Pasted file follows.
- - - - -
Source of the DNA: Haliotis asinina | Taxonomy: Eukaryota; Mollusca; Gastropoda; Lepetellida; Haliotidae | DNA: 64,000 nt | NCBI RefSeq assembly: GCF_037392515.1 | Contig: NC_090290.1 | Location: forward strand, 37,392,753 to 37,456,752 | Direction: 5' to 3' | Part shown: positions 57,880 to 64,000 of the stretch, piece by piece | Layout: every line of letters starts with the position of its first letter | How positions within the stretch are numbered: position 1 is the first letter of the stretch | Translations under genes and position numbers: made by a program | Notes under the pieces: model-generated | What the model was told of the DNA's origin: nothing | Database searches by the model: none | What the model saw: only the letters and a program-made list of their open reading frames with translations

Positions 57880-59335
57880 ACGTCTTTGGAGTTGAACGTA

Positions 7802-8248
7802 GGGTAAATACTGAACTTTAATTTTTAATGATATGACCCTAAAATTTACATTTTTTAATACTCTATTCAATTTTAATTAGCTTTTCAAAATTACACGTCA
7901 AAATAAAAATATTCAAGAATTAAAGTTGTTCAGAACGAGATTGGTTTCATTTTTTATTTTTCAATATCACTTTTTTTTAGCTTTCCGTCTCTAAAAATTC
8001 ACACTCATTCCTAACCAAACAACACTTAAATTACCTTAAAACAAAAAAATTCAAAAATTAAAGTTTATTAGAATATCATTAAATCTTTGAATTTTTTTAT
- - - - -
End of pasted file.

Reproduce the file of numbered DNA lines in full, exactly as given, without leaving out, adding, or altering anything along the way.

Source of the DNA: Haliotis asinina | Taxonomy: Eukaryota; Mollusca; Gastropoda; Lepetellida; Haliotidae | DNA: 64,000 nt | NCBI RefSeq assembly: GCF_037392515.1 | Contig: NC_090290.1 | Location: forward strand, 37,392,753 to 37,456,752 | Direction: 5' to 3' | Part shown: positions 57,880 to 64,000 of the stretch, piece by piece | Layout: every line of letters starts with the position of its first letter | How positions within the stretch are numbered: position 1 is the first letter of the stretch | Translations under genes and position numbers: made by a program | Notes under the pieces: model-generated | What the model was told of the DNA's origin: nothing | Database searches by the model: none | What the model saw: only the letters and a program-made list of their open reading frames with translations

Positions 57880-59335
57880 ACGTCTTTGGAGTTGAACGTA

Positions 7802-8248
7802 GGGTAAATACTGAACTTTAATTTTTAATGATATGACCCTAAAATTTACATTTTTTAATACTCTATTCAATTTTAATTAGCTTTTCAAAATTACACGTCA
7901 AAATAAAAATATTCAAGAATTAAAGTTGTTCAGAACGAGATTGGTTTCATTTTTTATTTTTCAATATCACTTTTTTTTAGCTTTCCGTCTCTAAAAATTC
8001 ACACTCATTCCTAACCAAACAACACTTAAATTACCTTAAAACAAAAAAATTCAAAAATTAAAGTTTATTAGAATATCATTAAATCTTTGAATTTTTTTAT